There are several companies that manu- facture more than fifty different types of print club booths, and girls' media con- tain elaborate rankings, descriptions, and evaluations of the assets and qualities of each machine. Most consumers of print club are girls under eighteen. Girls have also been incorporating boyfriends and dates into print club culture, creating a sub-genre that is occasionally termed "love print club" rabupuri. Having a purikura taken is usually a group activity involving two or more girls. There are even instances of single print club stickers depicting fourteen girls.
The editing features are complex and sophisticated, allowing the photo-takers an opportunity to alter the image in numerous ways. The development of print club technology demonstrates a fmely-tuned and close interconnection between girls' patterns of use and the developers' attempts to keep up with these. Over time the construction of a purikura demanded a high level of cultural knowledge. Within girls' culture a photograph is considered bare and unfinished until it has been marked up with text and decorated with icons and drawings. In an attempt to attract more customers, print club engineers began adding text edit- ing functions to allow graffiti and other annotations to be added before the pho- tos are printed.
Electronic pen features that affix outline style text or characters formed with glittering diamonds have proven to be quite popular. Girls' desire to experiment with script elements and types stimulates further development of photo technology, and these in turn affect the image-text that is produced, which leads to further technological fiddling and adjustment. When girls are in the print club booth poised to anoint their photos with elec- tronic pen markup, they have complete freedom to write and draw anything at ail on them. This freedom inspires them to change a flat surface into an interactive object that often displays bad girl gender nonconformity.
Repulsive Photos Speaking about purikura and their enormous popularity among Japanese schoolgirls, a foreign observer, interviewed by visual anthropologists Richard Chalfen and Mai Marui, related it to the "worship of cute" and said that: They present themselves as adorable, cuddly little things, desperate to preserve this one instant when they are genuinely cute. What better way than to accumulate a cute little notebook full of cute little images of themselves and their girl friends mugging into the camera and looking cute. I would argue, however, that an examination of more recent purikura reveals forms of transgression that are distinctly uncute.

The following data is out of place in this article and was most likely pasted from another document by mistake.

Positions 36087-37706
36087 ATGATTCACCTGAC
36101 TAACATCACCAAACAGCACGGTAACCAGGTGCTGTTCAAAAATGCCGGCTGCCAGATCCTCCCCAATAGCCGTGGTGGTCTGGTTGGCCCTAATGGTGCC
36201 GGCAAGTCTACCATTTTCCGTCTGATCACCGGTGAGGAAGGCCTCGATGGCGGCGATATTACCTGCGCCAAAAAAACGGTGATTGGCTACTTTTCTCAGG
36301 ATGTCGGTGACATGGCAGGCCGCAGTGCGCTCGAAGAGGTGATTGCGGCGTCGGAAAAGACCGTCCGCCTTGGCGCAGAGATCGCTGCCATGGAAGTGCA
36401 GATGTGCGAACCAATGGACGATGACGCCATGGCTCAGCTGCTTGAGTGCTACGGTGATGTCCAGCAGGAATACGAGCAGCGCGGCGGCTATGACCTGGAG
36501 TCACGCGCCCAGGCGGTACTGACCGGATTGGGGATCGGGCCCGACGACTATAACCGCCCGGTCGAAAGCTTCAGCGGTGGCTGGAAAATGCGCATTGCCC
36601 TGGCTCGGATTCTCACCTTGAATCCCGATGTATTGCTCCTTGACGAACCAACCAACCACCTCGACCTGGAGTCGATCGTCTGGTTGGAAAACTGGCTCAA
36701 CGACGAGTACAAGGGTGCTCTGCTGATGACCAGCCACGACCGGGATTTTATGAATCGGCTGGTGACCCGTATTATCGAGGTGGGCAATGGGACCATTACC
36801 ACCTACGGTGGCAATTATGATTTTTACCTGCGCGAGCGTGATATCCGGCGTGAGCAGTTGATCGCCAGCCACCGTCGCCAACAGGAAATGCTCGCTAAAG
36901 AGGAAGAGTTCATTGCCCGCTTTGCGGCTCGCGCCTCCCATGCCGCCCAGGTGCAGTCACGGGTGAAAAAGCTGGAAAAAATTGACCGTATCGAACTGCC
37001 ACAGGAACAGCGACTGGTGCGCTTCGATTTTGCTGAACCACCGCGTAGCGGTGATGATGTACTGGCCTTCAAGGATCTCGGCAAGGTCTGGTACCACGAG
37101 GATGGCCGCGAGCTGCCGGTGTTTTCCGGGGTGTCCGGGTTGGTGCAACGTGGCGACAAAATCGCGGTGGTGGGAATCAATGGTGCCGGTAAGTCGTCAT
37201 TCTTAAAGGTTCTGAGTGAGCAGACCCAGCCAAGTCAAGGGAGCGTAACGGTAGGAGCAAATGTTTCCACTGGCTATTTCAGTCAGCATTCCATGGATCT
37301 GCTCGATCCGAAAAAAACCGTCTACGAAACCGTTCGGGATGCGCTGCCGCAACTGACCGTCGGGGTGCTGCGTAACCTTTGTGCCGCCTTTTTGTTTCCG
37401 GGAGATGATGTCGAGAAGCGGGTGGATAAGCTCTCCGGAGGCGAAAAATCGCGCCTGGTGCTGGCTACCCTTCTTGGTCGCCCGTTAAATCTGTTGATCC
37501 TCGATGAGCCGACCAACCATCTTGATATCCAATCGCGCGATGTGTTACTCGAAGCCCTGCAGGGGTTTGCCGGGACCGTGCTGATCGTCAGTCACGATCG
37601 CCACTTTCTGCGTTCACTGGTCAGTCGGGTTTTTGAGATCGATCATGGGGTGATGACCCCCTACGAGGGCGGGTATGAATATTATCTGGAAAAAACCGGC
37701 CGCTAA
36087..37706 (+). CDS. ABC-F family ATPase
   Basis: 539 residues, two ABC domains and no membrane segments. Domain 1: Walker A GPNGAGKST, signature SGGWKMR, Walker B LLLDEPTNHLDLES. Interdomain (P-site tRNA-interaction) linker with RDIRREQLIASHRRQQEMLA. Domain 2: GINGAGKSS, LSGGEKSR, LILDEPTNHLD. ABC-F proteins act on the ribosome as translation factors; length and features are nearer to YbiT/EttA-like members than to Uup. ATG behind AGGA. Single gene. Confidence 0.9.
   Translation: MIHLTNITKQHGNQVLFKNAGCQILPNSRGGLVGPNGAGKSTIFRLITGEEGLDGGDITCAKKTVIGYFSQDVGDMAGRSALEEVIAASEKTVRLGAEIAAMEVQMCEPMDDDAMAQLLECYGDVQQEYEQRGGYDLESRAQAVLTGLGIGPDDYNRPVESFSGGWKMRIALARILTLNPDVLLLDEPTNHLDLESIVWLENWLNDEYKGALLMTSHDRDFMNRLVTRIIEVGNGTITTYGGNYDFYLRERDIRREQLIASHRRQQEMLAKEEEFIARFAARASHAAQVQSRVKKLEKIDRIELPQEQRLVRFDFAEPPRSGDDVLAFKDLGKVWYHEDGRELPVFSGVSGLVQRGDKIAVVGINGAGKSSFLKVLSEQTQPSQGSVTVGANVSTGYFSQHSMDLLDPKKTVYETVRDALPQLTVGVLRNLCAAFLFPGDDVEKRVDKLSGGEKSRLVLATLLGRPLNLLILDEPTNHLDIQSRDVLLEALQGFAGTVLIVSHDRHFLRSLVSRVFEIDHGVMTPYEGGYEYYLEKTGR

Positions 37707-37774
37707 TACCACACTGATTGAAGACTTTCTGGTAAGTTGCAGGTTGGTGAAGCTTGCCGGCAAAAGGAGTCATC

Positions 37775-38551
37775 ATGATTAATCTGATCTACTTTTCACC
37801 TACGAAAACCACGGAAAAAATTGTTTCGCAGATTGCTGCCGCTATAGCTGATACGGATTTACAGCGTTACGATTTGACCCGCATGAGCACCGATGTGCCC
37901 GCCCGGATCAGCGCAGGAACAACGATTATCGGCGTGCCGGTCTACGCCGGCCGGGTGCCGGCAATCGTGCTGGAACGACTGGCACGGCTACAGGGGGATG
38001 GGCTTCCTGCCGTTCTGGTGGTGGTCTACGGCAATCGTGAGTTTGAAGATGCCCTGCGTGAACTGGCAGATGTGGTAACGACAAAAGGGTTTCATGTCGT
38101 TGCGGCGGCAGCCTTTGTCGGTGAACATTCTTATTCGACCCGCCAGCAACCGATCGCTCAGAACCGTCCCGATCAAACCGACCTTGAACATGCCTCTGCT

Although many purikura continue to reflect aspects of the cute aesthetic, the form has also evolved in unanticipated directions. Even when the images are cute, the text may spoof it, as in cases of girls'labeling their own images with the graffiti "fake child" bwn'kfco. Purposely ugly photos are an obvious representation of bad girl resistance to codes of femininity. Girls sometimes call these "repulsive print club" or yabapuri, at other times they are categorized as "print club that gives you the creeps" kimopurior as "dumb ass mode" aho modo. Yabapuri show girls with eyes askew, fake blood dripping from noses, fingers or coins shoved into nostrils, food stuffed into gaping mouths, and distorted faces.
Using the fingers to push the nose up to cre- ate a "pig face" is common. One photo of two girls shows them using their hands to manipulate the flesh of their faces, and one of them has pushed up her nose to approximate a pig's snout, while the other has pulled down her cheeks to create droopy eyes. They have written "most extreme weird face" on the photo. In another photo, two girls pictured with their tongues sticking out and pouting fero- ciously have written "disagreeable" in sparkling aqua characters beneath their unattractive faces. Often the words "pukey" or "nauseous" are added to similarly unlovely images, making it clear that they are calculatedly ugly.
Explaining her love for one particular type of print club machine, one girl said that "You can seriously make a dumb ass face. You can really go over the top. In a photo of two girls, they have added tiny dark green flecks to their lips, which are pursed toward the camera lens. This perception arises from suspicions that when these girls are adults, they will quickly abandon their loyalties and commitments to their family for offers of money and material benefits. Control over their bodies and means to support themselves is a new kind of independence for these girls. Feminists such as Chizuko Ueno point out that the accidental access of girls to this dating market was not a matter of ethics, but of probability.
Only later does she stop when a friend or individual intervenes and informs her of the potential risks and consequences of her behavior. Several examples from films and television series are listed below. Harada uses the plot as a metaphor for and critique of Japanese consumerism, in which everything including people becomes a product. Her parents do not pay much attention to her and Hiromi often hangs out with her three closest friends who have been going on subsidized dates. Hiromi follows her friends and begins doing the same. Throughout the movie, they meet with different kinds of men and accompany them in various activities. These activities include having dinner at a restaurant, tasting a man's cooking, singing at a karaoke bar and visiting in a video rental store.
Although Hiromi nearly gives in and has sex for the remainder of money needed for the ring, her date gives her a lesson on why she should not do so. In the Japanese live action drama series GTO Great Teacher Onizukaa female student named Miyabi, out of boredom and lack of adult supervision at home, pressures her friends, Chikako and Erika, to go on subsidized dates with older men, and to steal their money when the men are in the showers. Chikako accidentally meets their teacher Onizuka on one of these dates.